I wanted to build on Class of 66’s masterful post on reasonable expectations since we can expect a lot of this "all or nothing" narrative in the coming days from many outlets in the MSM (which may influence certain segments in the fanbase):
Luc Richard Mbah a Moute, the only one of the Bruins who will start in the national semifinals three years in a row, said that he expects a different result this time around and if they don't bring home a 12th NCAA championship then, yes, this season will have been a loss.
"Yeah, definitely," he said. "I personally feel that way and I know the rest of my teammates do, too. We've been there and we have the experience and everything.
"Anything less than a national championship would be a failure for us again. And, you know UCLA, they definitely expect a national championship again. Anything less than that would be a failure for the season."
However, what we should not tolerate is for anyone to attempt to brand this team as some kind of "failure" should the outcome not come out to our liking in San Antonio.
That is unacceptable and we will not tolerate that kind of spoiled sense of entitlement here on Bruins Nation. Let me echo what Coach Howland stated following the Xavier game this past weekend (emphasis added throughout):
"That would be very arrogant for me to ever suggest that if you go to a Final Four and don't win it all, that it's a failure,'' he said. "I don't buy that for a minute. This is a very difficult thing to do. I know it's seemingly common place because it's three times in a row.''
Just how difficult it is to close the deal in the Final-4? Well let's go through some of the Mt. Rushmorian names in college hoops. Shall we?
It took Coach Dean Smith at least 5 tries before he won a NC.
It took Coach Roy Williams 4 tries in the Final-4 to win a NC (he went 0-3 in the Final-4 as the head coach of the Jayhawks).
It also took Coach K 4 trips to the Final-4 before winning the NC at Duke. Coach Tom Izzo is only batting 1 for 4 in these appearances.
And guess what? None of those coaches and their Final-4 seasons that didn't end in a banner are deemed as "failures." Thankfully at least Robyn Norwood in the LA Times gets the point:
He shouldn't worry. The famous alumni of the Can't Win the Big One Club include North Carolina's Roy Williams, Syracuse's Jim Boeheim, Arizona's Lute Olson -- and before them all, North Carolina's Dean Smith.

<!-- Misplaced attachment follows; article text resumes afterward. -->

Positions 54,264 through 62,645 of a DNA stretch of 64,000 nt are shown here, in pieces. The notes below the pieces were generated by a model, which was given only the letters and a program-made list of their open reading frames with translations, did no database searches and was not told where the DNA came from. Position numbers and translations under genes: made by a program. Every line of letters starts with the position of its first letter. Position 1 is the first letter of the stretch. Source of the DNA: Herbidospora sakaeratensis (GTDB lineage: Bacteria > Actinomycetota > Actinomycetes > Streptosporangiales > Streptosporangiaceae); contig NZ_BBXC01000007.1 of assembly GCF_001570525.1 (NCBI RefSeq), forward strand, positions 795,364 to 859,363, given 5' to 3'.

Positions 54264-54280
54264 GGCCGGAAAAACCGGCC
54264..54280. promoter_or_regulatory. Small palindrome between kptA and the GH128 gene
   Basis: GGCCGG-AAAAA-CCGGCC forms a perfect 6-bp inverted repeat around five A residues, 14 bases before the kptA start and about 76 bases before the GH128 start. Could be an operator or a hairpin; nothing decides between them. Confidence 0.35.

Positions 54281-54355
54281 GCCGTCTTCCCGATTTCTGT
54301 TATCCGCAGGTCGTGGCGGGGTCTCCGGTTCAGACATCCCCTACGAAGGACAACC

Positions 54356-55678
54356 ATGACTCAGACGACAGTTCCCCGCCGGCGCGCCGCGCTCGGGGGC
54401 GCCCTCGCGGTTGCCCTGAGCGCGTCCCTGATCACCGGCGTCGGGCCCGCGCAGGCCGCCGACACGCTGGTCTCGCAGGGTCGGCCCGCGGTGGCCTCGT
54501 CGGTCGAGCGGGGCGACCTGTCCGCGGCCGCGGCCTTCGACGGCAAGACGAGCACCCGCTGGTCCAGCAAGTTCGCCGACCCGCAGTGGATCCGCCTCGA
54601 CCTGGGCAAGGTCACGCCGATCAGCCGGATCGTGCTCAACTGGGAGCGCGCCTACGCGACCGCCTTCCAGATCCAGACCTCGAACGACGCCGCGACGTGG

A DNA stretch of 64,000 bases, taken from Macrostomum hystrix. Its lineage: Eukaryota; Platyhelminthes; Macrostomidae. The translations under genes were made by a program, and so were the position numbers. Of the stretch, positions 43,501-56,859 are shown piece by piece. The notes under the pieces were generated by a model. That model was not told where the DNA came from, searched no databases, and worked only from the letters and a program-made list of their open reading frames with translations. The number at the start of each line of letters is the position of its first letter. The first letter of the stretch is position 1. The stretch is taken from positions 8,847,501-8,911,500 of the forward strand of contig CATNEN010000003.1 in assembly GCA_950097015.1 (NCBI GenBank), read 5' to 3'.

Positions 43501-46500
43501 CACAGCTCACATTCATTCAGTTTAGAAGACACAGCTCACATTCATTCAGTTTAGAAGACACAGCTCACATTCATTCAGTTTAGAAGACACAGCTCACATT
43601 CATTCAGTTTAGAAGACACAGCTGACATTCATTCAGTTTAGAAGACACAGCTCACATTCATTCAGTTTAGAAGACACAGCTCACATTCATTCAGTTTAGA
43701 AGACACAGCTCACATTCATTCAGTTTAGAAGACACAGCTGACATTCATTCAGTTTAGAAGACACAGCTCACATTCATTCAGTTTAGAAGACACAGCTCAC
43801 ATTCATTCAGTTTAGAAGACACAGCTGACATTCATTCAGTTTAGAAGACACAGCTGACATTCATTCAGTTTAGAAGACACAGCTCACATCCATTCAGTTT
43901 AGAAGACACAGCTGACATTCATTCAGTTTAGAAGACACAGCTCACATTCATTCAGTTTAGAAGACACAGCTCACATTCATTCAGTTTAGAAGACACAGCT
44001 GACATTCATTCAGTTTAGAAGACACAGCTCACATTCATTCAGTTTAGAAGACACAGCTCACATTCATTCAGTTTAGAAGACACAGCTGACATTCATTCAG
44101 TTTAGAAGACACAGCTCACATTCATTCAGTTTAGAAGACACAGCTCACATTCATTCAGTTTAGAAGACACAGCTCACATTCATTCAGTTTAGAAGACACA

As Smith famously said when he finally won his first title in 1982, "I'm not any better a coach than I was 2 1/2 hours ago."
Boeheim echoed those words the night he won the title in 2003.
Sure our players will say the politically right thing as to how at UCLA we only hang NC banners. However, we shouldn't use their words to accept the MSM narrative that these Final-4s don't mean anything unless we win the NC.
Every single one of Coach Howland's Final-4 appearances have been special. They signify how Coach Howland has reestablished UCLA basketball as one of the elite program (if not the premiere one) in the post Wooden era of college basketball. And I don't believe that the window is closing for us after this year.
So before we get on with this week, let's not even think about accepting and advancing the obnoxious and arrogant MSM narrative about how San Antonio is an "all or nothing" proposition for our Ben Ball warriors.
I know with Coach Howland in charge no matter what happens in San Antonio this weekend, we are going to come back with another great team next year, which will give us everything they have, building on the incredible foundation that Coach Howland has established in his first five magical years in Westwood.
Now that's out of the way back to the excitement of getting all hyped for Saturday.
UPDATE: Didn't see this Roy Williams quote from yesterday, who also makes our point:
"It's mind-boggling. On your staff, we're coming back on the bus and one of the guys said, Coach, this is four of the last seven years we've been in the Final Four. And I said, that is unbelievably hard, but Ben Howland has been there three years in a row. It's mind-boggling what Ben's done. It's extremely impressive. And, guys, this is hard to do. And to be able to do that three years in a row is just mind-boggling. I don't have enough adjectives, enough vocabulary to describe it."